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Problem Solving: Pennsylvania Style

September 4, 2002

by Dr. G. Terry Madonna and Dr. Michael Young

It's axiomatic in American politics: once a problem is clearly identified the "political marketplace" will produce a solution for it.  And the axiom holds in most public policy areas. Indeed, for many policy problems our politicians all but trip over one another offering solutions to our collective problems. The recent flood from Congress of business ethics legislation is one vivid recent example of this phenomenon. Health care bills and educational quality legislation are contemporary examples at the state level.

But this usually reliable policy sequence - - problem perceived, followed by solution proffered - - hasn't worked well with Pennsylvania's chronic property tax problem- -not that our legislators haven't been giving it the old college try. In the current session of the legislature at least 70 bills have been introduced to address some aspect of the property tax problem. These bills range from comprehensive state and local tax reform to more narrowly crafted proposals to deal with a single aspect of the property tax question.

To be frank, some of the proposed legislation is pretty good, and some of it isn't.  But the larger point is that we have no lack of proposed solutions here. An abundance of them exists.  What we lack is some consensus about which of them will work in Pennsylvania.

And that is the nub of the problem. Virtually everyone believes that Pennsylvania's property tax system needs some fixing, but there is virtually no consensus about what should be done to fix it.  It is that lack of consensus about what to do that has prevented us from doing almost anything at all. In more than a decade of struggle the legislature has accomplished little, except pass a law - - a very bad law, Act 50 - - that tossed the problem back to local school districts to resolve.

But why has consensus on this issue been so hard to achieve?   

Fundamentally, we argue that two enormous barriers to consensus exist: one essentially economic in nature - - and the other essentially political in nature. In combination, they have confounded a generation of Pennsylvania policy makers.

The economic barrier is a familiar one.  It can be summed up in the old business clich?:  "there ain't no free lunch," or as Yogi Berra didn't - - but might have - - put it, "Nothing can really add up."

The problem is " tax shifting." Solving the property tax problem is going to require some tax shifting. In plain terms, tax shifting means that some taxpayers pay more so that others can pay less. Paying more taxes - - unsurprisingly enough - - doesn't please everyone.  Agreeing that your retired Uncle Josh and Aunt Mim should not have to pay a big property tax bill is easy enough, but you agreeing to pay it instead is not so salutary a prospect.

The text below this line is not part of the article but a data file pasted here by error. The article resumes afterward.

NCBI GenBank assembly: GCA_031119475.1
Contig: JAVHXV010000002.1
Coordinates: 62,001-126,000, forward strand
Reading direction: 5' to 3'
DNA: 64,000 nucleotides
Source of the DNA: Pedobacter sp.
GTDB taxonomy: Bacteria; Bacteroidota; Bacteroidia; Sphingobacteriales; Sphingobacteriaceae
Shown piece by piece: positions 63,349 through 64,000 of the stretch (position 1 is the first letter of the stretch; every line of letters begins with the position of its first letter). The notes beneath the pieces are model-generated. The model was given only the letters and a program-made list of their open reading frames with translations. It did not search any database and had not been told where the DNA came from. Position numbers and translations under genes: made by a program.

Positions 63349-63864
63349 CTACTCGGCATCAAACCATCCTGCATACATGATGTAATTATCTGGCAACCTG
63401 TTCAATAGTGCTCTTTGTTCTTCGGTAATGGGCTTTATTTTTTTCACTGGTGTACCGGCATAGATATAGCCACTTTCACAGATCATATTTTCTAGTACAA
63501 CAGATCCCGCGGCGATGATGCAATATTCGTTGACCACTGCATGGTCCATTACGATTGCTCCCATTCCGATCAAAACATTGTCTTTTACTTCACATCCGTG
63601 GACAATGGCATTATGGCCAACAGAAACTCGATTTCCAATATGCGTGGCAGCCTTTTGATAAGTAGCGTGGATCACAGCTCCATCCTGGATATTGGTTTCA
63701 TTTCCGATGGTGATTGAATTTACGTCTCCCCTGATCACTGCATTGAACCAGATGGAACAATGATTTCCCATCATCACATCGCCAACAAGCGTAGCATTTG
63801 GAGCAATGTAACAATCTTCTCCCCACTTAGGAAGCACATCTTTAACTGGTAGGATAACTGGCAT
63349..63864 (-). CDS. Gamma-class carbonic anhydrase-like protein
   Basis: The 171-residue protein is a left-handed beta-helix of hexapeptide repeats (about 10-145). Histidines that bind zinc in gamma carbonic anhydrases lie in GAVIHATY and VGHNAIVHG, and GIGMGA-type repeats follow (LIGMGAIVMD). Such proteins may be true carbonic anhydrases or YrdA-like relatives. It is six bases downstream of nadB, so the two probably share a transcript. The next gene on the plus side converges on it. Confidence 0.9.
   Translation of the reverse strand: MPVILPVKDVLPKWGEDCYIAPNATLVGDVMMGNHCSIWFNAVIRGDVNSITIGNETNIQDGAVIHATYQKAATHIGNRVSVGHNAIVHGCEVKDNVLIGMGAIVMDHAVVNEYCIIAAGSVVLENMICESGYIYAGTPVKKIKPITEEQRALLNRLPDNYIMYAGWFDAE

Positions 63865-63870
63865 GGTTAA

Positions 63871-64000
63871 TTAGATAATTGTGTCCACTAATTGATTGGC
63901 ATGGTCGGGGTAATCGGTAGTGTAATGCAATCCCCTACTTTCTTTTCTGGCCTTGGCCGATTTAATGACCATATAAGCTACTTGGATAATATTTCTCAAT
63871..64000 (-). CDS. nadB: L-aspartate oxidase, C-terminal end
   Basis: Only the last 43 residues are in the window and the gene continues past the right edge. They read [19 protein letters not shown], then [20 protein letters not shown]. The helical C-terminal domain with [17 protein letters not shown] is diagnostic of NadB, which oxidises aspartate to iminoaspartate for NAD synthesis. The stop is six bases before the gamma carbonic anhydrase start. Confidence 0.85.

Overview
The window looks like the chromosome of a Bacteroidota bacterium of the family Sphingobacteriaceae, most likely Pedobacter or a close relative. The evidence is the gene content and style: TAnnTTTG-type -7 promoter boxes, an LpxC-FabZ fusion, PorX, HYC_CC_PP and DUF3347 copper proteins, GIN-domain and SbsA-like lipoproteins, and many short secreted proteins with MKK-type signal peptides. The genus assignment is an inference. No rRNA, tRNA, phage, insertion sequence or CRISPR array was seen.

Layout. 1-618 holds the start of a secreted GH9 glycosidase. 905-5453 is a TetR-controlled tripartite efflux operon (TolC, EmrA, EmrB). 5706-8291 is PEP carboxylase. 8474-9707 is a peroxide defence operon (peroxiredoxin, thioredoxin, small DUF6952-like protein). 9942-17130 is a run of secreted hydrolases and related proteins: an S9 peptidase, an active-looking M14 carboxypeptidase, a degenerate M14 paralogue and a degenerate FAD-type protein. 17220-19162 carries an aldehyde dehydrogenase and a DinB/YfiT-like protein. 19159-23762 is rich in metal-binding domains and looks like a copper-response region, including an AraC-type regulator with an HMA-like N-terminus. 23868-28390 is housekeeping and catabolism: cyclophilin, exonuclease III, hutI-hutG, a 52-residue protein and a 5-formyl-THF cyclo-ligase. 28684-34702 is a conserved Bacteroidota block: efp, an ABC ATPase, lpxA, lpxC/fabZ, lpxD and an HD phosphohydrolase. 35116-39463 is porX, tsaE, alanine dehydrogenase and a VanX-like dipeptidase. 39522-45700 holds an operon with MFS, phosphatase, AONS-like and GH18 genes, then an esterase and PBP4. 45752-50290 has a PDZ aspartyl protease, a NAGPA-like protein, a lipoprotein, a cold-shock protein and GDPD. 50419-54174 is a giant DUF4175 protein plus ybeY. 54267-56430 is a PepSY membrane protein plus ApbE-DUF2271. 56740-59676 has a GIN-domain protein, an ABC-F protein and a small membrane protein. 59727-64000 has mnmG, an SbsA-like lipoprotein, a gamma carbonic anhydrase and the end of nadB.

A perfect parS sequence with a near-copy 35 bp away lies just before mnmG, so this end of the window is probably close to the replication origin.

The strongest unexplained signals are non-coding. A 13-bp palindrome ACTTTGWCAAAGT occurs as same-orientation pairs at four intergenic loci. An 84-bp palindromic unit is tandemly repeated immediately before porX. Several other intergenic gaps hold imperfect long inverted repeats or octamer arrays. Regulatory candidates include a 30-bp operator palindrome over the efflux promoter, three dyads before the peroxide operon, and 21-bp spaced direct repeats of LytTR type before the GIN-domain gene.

Who actually pay more depends on what taxes are "shifted." Generally speaking, shifting a large portion of the property tax burden to the sales tax, for example, would hit consumers harder, while shifting to the income tax would put more burdens on income earners.

The political barriers to consensus are also formidable. The issue itself has been on the agenda for a generation. In 1987 Governor Robert Casey did try to bring about "local tax reform". But, that effort ended disastrously, and since then few pols have wanted to travel down that road again. Since 1987, property tax reform has been widely regarded as a no win issue, with the political liabilities far outweighing the possible political gains.

This prevailing view has foreclosed meaningful reform; so, instead local property taxes have become part of a long running legislative shell game. Both Republicans and Democrats play the game.

It works like this: first, the bait - - state pols promise to keep state taxes low or not raise them, and they have kept those promises. So, the state income tax and sales tax (the two main sources of state revenue) have not materially changed since the 1970's. Lawmakers maintain harmony with their constituents, and their reelection rates high.